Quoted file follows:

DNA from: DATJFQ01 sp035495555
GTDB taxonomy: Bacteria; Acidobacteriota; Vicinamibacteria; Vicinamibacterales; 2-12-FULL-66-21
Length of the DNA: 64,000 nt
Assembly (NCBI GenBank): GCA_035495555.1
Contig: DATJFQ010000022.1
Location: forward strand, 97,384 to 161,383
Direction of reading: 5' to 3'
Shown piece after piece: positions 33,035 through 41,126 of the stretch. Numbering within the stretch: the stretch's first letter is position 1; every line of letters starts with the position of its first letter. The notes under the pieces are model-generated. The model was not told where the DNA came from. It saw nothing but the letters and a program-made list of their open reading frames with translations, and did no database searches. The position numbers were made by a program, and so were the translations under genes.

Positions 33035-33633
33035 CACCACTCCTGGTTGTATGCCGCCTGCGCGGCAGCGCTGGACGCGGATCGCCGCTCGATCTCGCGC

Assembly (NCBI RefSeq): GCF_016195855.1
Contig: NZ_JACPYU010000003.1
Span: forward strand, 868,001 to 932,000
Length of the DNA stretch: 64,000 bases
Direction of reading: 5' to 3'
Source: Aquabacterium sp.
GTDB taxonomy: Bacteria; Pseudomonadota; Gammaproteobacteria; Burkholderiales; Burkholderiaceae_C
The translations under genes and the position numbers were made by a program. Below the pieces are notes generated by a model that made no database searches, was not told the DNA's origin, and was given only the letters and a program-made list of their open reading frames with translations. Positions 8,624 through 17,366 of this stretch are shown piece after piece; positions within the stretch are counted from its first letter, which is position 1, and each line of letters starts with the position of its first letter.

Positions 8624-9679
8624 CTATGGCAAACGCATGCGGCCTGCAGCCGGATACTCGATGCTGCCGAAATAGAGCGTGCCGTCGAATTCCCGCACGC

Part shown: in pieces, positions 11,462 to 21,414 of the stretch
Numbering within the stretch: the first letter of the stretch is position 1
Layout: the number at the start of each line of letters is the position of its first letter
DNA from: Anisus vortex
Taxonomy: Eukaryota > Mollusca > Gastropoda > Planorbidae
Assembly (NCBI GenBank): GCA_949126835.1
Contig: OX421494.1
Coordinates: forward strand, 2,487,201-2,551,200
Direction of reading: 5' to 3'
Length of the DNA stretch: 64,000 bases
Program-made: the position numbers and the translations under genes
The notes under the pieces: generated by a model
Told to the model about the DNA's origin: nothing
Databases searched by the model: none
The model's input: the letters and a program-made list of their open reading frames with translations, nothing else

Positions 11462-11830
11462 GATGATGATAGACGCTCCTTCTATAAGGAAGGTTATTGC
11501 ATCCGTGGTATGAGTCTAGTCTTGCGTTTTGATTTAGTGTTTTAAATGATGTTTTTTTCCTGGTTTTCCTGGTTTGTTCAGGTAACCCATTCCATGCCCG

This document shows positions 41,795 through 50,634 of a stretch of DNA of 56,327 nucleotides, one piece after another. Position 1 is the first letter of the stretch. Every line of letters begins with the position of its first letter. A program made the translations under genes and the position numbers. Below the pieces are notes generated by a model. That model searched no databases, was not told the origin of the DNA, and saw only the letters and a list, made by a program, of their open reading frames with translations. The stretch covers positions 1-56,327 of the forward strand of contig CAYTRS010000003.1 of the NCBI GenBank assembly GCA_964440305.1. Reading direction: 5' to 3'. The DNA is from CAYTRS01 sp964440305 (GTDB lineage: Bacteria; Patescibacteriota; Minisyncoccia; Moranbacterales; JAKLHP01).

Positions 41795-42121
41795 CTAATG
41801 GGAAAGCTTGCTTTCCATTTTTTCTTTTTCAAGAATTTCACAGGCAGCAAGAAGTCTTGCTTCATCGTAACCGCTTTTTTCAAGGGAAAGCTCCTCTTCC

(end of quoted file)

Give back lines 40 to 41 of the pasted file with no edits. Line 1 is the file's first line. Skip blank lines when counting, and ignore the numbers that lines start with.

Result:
Positions 41795-42121
41795 CTAATG